NJ police departments warn parents about new Apple iOS 17 update. Should you worry?

Apple has released a new feature included in the iOS 17 update called NameDrop, and some New Jersey police departments warn that it may come with a safety risk.

Although people are always advised to be alert to who comes near their phones, parents may not need to be alarmed by this update.

What is NameDrop?

According to Apple, NameDrop is a new feature that allows users to share contact information with new people. When two Apple devices, specifically an iPhone or an Apple Watch, are unlocked and centimeters apart, a message will appear asking if users want to share their contact information or receive the other person's information. People can decline by simply locking the iPhone/Apple Watch or moving away from the other phone.

NJ police warn about iOS update safety risk

This week the Wyckoff, Bloomingdale and Oakland police departments, among others, posted on Facebook a warning about NameDrop, telling parents the feature allows the sharing of photos, contacts and more. They advise parents to turn off the feature in settings after their children's iPhone updates. Police departments across the country are issuing similar warnings.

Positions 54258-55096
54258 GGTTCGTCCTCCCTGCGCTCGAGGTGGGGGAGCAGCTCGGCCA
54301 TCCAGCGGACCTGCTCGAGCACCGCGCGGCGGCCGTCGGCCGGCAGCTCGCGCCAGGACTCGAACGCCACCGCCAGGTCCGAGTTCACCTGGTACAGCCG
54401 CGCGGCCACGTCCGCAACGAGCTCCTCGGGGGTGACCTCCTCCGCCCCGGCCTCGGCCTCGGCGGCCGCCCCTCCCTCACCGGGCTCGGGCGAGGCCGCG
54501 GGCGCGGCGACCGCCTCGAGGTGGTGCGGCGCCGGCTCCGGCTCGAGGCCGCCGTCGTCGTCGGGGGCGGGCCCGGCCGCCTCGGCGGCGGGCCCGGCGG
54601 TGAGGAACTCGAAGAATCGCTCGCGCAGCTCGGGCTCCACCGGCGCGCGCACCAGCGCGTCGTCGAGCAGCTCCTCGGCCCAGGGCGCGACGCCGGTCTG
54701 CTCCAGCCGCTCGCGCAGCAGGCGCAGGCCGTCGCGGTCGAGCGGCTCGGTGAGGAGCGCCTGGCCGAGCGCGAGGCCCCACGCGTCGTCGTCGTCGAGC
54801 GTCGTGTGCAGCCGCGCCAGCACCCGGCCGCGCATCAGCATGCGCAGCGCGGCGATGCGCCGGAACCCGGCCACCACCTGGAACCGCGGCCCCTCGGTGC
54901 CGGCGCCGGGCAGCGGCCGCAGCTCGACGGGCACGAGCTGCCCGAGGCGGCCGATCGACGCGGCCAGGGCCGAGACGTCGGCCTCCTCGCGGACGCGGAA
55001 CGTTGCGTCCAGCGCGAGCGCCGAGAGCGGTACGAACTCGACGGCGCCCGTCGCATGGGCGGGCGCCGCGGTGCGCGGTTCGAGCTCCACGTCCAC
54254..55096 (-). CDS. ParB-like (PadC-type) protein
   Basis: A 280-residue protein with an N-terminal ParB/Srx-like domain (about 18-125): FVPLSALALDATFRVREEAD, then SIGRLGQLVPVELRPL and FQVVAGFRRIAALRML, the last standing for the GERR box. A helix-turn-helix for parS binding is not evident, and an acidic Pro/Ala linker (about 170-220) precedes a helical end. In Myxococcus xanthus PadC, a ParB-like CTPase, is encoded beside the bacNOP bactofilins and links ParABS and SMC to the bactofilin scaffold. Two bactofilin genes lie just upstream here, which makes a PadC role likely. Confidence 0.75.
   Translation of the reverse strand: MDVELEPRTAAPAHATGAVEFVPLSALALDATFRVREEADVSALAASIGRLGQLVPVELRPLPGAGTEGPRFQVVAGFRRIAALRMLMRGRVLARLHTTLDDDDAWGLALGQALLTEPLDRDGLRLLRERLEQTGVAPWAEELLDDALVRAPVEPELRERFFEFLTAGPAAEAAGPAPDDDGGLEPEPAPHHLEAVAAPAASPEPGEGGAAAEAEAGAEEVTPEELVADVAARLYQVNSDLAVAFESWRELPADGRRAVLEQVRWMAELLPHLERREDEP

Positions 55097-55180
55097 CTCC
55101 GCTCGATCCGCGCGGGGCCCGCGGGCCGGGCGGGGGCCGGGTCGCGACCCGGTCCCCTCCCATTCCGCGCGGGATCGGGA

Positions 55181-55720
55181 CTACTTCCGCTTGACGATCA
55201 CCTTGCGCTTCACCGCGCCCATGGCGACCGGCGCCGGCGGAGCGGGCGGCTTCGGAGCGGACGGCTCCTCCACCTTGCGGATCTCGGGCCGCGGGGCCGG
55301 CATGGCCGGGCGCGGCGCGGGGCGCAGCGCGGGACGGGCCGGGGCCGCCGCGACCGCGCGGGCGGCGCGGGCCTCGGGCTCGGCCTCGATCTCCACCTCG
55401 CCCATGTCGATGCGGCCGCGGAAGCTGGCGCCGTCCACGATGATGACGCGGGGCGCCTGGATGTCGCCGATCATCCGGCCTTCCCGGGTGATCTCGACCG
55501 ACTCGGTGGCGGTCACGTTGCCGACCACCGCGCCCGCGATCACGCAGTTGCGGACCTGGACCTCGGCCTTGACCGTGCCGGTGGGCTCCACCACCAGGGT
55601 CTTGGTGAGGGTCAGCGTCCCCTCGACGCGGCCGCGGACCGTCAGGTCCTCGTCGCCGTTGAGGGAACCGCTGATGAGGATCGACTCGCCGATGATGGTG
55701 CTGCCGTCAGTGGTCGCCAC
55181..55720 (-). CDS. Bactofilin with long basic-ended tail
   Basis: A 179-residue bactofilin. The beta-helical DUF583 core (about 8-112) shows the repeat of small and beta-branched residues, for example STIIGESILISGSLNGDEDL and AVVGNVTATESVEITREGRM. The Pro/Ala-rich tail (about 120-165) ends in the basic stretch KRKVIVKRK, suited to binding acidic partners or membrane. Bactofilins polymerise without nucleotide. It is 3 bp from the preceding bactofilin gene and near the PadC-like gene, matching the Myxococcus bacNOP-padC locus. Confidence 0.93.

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As with almost everything involving technology, risks are present, but NameDrop comes with safeguards. For the syncing of information to happen, both parties must consent. Also, the phones must be on and extremely close together (centimeters apart) for the pop-up message to appear.

How to turn off NameDrop

Owners have the option to turn off NameDrop entirely if they fear the risk of personal information becoming exposed. They can go to settings, general, AirDrop and Bringing Devices Together and then change it to "off." The screen dot should appear as gray.

Airdrop safety risks

AirDrop is another Apple feature through which parents may fear that their children could be exposed to harmful content. If two iPhones have Bluetooth turned on and are on Wi-Fi, someone can send photos to another person by simply clicking on the name of their Apple device. In 2019, explicit pictures were AirDropped to a student in a Montclair public school.

This article originally appeared on NorthJersey.com: NameDrop warning issued by NJ police after iOS 17 update